Myoelectric features gathering from musculature environment are considered on a preferential basis to perceive muscle activation and control human arm prostheses according to recent experimental researches. EMG (electromyography) signal based human arm prostheses have shown a promising performance in terms of providing basic functional requirements of motions for the amputated people in recent years. However, these assistive devices for neurorehabilitation still have important limitations in enabling amputated people to perform rather sophisticated or functional movements. Surface electromyogram (EMG) is used as the control signal to command such devices. This kind of control consists of activating a motion in prosthetic arm using muscle activation for the same particular motion. Extraction of clear and certain neural information from EMG signals plays a major role especially in fine control of hand prosthesis movements. Many signal processing methods have been utilized for feature extraction from EMG signals. The specific objective of this study was to compare widely used time domain features of EMG signal including integrated EMG(IEMG), root mean square (RMS) and waveform length(WL) for prediction of externally applied forces to human hands. Obtained features were classified using artificial neural networks (ANN) to predict the forces. EMG signals supplied to process were recorded during only type of muscle contraction which is isometric and isotonic one. Experiments were performed by three healthy subjects who are right-handed and in a range of 25-35 year-old aging. EMG signals were collected from muscles of the proximal part of the upper body consisting of: biceps brachii, triceps brachii, pectorialis major and trapezius. The force prediction results obtained from the ANN were statistically analyzed and merits and pitfalls of the extracted features were discussed with detail. The obtained results are anticipated to contribute classification process of EMG signal and motion control of powered human arm prosthetics control.

Keywords: assistive devices for neurorehabilitation, electromyography, feature extraction, force estimation, human arm prosthesis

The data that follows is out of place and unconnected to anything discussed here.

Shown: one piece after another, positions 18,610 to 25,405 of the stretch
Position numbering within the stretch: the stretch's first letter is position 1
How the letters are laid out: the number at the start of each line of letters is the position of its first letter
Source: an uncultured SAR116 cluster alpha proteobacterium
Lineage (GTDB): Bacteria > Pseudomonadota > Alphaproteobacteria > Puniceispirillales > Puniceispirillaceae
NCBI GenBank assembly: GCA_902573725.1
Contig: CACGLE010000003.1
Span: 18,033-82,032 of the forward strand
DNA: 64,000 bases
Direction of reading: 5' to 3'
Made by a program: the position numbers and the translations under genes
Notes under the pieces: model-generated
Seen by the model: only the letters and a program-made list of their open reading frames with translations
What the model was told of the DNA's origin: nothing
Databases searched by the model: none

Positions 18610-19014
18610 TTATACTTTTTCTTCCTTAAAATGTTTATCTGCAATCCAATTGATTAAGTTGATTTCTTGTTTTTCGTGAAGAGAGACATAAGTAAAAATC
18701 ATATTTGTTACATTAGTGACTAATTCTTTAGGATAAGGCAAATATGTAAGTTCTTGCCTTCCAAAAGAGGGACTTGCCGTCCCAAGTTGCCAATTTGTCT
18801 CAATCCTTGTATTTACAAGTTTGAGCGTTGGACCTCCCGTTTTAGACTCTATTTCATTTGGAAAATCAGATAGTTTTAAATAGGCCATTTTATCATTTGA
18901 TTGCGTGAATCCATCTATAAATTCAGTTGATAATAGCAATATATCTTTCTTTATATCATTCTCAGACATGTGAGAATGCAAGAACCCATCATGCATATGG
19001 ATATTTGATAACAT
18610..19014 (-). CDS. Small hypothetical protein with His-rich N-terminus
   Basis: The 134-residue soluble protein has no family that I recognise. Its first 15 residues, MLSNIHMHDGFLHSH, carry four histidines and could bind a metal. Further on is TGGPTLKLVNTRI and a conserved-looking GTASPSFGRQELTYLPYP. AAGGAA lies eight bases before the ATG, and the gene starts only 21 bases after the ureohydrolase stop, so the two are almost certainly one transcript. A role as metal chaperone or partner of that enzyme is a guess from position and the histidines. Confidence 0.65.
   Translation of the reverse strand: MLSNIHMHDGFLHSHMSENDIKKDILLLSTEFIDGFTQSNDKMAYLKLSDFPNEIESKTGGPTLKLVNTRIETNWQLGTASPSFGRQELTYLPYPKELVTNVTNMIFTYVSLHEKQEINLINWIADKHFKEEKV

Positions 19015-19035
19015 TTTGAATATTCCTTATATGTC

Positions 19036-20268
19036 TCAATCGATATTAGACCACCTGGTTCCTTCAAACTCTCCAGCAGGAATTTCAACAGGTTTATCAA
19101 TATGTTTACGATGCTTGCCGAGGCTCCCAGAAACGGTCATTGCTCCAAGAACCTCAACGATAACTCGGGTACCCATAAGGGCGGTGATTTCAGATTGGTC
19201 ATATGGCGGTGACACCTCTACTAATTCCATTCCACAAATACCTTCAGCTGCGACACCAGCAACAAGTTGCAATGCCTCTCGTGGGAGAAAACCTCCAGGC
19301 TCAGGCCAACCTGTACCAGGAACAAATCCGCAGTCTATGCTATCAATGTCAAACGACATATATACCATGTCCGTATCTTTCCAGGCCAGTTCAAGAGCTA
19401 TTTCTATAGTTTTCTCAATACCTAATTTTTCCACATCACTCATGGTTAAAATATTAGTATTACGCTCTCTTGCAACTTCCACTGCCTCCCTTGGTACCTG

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6 Electroencephalography Activity during Sensory Organization Balance Test

Authors: Tariq Ali Gujar, Anita Hökelmann


Postural balance plays essential role throughout life in daily activities. Somatosensory, visual and vestibular inputs play the fundamental role in maintaining body equilibrium to balance the posture. The aim of this study was to find out electroencephalography (EEG) responses during balance activity of young people during Sensory Organization Balance Test. The outcome of this study will help to create the fitness and neurorehabilitation plan. 25 young people (25 ± 3.1 years) have been analyzed on Balance Master NeuroCom® with the coupling of Brain Vision 32 electrode wireless EEG system during the Sensory Organization Test. From the results it has been found that the balance score of samples is significantly higher under the influence of somatosensory input as compared to visual and vestibular input (p < 0.05). The EEG between somatosensory and visual input to balance the posture showed significantly higher (p < 0.05) alpha and beta activities during somatosensory input in somatosensory, attention and visual functions of the cortex whereas executive and motor functions of the cerebral cortex showed significantly higher (p < 0.05) alpha EEG activity during the visual input. The results suggest that somatosensory and attention function of the cerebral cortex has alpha and beta activity, respectively high during somatosensory and vestibular input in maintaining balance. In patients with balance impairments both physical and cognitive training, including neurofeedback will be helpful to improve balance abilities.

Keywords: balance, electroencephalography activity, somatosensory, visual, vestibular